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Along Our Life Path: Death Hides In The Bushes


At the age of 17 while driving home from baseball practice, my father’s best friend pulled me over in my Chevy clunker.

Road Through A Mysterious Dark Forest In Fog With Green Leaves AHe walked up to my window with a sad look on his face.

“Frosty,” he said. “I’ve got some bad news for you…your father died while umpiring the Albany-Valdosta game today. He called ‘Strike Three’ on the batter before falling over the catcher and collapsing on home plate.”

At that moment, my life changed. My 15-year-old brother started crying in the seat next to me. I drove home in shock to see my mother and neighbors gathered around the living room.

In the months ahead, I staggered into each day. I didn’t know what to do or how to do it. Thankfully, my mother held a steady keel in that emotional storm. I forged ahead with a heavy heart. But no matter what, life forced me toward the future. It waits for no one. You either get down the path of your own life or you sulk on the side. If you choose to sulk for very long, you pay a price in remaining in the past.

The one thing you discover: Life never tarries in the past.

It feels sorry for no one. Life celebrates the living. Therefore, you choose to move with life and it will move with you. In college, my roommate faced the military draft. When he left for the war zone, he gifted me a peace ring. He said, “If I get back, let’s drink a beer and laugh about it…if I don’t return, wear this ring and be a man of peace.” He never returned. I wear this ring on my pinky finger every day of my life. I stand for peace. I work for peace. I support peace.

But as I’ve gotten older, the vagaries of life attach themselves to me whether I like it or not. One day I am riding my bicycle with my brother John and the next, I am speaking a eulogy at his funeral. In fact, last year, seven of my long-term friends died of cancer and heart attacks. Yet, I feel like a kid in my twenties. I race in the “Leadville 100 Mountain Bike” contest in Colorado. I run triathlons. I backpack into the mountains and I mountaineer ski into the High Country. All the while death hides in the bushes. I don’t know when it will jump out at me.

One my friends, only 52, died of a heart attack skiing down Vail last spring. Ironically, I spoke at Golden High School about living a spectacular life two weeks before. His son arranged for me to speak at the school. I told everyone, “Cherish your mothers and fathers…they are doing the best they can to prepare you for your lives in this world.”

One week later, his father died.

I attended the memorial service. Later in the summer, his son Scott asked me to take him on a backpack trip into the Rocky Mountains to climb a 14,000-foot peak. He wanted to spread his father’s ashes to the four winds of the universe. We chose Chicago Basin in the San Juan Mountains with four 14ers. Early in the morning, we broke camp. We climbed for five hours to reach North Eolus at 14,100 feet. As we stood there, Scott opened the urn with his father’s ashes.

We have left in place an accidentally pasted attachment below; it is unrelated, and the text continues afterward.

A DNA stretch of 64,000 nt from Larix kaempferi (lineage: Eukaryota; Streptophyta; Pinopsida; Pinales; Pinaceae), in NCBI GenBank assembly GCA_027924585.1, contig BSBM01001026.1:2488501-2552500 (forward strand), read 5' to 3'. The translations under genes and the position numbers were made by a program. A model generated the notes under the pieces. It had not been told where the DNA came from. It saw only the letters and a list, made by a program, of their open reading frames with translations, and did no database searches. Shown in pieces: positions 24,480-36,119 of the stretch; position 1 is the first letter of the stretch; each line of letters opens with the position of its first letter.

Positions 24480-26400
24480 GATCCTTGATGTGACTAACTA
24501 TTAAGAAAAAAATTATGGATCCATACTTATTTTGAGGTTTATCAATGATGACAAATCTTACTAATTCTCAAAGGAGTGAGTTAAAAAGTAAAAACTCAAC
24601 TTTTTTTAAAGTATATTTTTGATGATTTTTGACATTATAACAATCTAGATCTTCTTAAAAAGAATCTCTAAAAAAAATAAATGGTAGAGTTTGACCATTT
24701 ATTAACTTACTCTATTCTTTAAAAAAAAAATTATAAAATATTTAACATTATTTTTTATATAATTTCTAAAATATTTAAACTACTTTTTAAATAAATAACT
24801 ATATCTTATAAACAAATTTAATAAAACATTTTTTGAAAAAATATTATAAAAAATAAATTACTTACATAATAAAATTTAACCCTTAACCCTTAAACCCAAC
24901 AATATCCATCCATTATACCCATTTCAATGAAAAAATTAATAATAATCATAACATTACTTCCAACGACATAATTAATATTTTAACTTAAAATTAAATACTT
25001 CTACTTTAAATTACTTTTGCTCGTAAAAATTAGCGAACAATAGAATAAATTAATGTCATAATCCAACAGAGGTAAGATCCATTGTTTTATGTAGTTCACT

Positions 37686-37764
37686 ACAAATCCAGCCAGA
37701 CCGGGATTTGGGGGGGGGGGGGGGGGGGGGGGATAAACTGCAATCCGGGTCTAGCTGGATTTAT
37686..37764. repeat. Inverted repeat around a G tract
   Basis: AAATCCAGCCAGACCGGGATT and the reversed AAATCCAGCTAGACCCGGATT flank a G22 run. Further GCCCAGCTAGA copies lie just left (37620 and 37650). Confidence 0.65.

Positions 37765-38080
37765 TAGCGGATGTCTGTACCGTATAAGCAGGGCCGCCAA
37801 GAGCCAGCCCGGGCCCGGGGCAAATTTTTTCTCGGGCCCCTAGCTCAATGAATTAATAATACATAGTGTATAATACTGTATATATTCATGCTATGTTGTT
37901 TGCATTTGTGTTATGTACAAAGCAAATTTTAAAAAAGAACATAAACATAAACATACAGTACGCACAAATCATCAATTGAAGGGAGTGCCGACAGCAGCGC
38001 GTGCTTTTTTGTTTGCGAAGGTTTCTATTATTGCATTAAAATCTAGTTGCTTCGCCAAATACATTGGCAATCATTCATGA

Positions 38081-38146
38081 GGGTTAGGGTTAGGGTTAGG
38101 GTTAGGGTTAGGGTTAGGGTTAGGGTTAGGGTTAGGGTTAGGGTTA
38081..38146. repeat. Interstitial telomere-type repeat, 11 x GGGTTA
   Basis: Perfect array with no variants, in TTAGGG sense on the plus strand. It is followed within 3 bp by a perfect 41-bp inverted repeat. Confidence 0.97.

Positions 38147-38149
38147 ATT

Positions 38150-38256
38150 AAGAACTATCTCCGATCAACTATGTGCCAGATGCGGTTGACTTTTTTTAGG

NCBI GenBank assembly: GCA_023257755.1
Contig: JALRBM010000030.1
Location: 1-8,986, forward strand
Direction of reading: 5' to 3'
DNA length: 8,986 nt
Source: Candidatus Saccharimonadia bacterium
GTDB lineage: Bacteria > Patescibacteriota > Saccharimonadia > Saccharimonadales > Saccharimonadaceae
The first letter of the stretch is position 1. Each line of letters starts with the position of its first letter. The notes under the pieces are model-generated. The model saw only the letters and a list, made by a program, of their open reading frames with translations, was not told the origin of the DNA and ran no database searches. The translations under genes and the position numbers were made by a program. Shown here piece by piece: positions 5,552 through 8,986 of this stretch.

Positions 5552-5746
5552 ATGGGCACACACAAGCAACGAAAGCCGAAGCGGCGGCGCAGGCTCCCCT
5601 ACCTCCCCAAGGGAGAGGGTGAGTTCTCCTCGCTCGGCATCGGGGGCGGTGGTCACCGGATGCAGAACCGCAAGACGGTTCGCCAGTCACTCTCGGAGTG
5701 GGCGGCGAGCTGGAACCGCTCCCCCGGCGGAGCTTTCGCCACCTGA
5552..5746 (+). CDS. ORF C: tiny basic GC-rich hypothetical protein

“Will you help me?” he asked.

“Yes,” I said.

I began spreading his father’s ashes to the four winds of the universe. I gave a eulogy to my friend, his son, his daughter and his wife. I thanked him for his friendship. I blessed his new journey. I wept uncontrollably for 10 minutes. After gathering myself, I told Scott how proud his father was of him. I hugged him at the summit of that great mountain. If anyone appreciates a better way to leave this planet, I don’t know how you can beat being spread to the four winds of the universe by your son and a friend.

When death happens to your family or friends, cry a lot, care a lot and mourn for your loved ones for the time you need. Once past the mourning, bless their transition into the greater dimensions of the universe and bless their part in your life. From that point, thank your lucky stars that they touched your life and helped you along the way. Celebrate them, love them and choose to move forward knowing that life celebrates your journey.

Make your passage one that merits your ashes being spread to the four winds of the universe on top of a 14,000-foot peak.

 

Read more posts by Frosty Wooldridge here. Frosty is a blogger for JenningsWire Online Magazine.

 

 

The online feature magazine, JenningsWire.com, is created by National PR Firm, Annie Jennings PR that specializes in providing book promotion services to self-published and traditionally published authors. Annie Jennings PR books authors, speakers and experts on major high impact radio talk interview shows, on local, regionally syndicated and national TV shows and on influential online media outlets and in prestigious print magazines and newspapers across the country.

 


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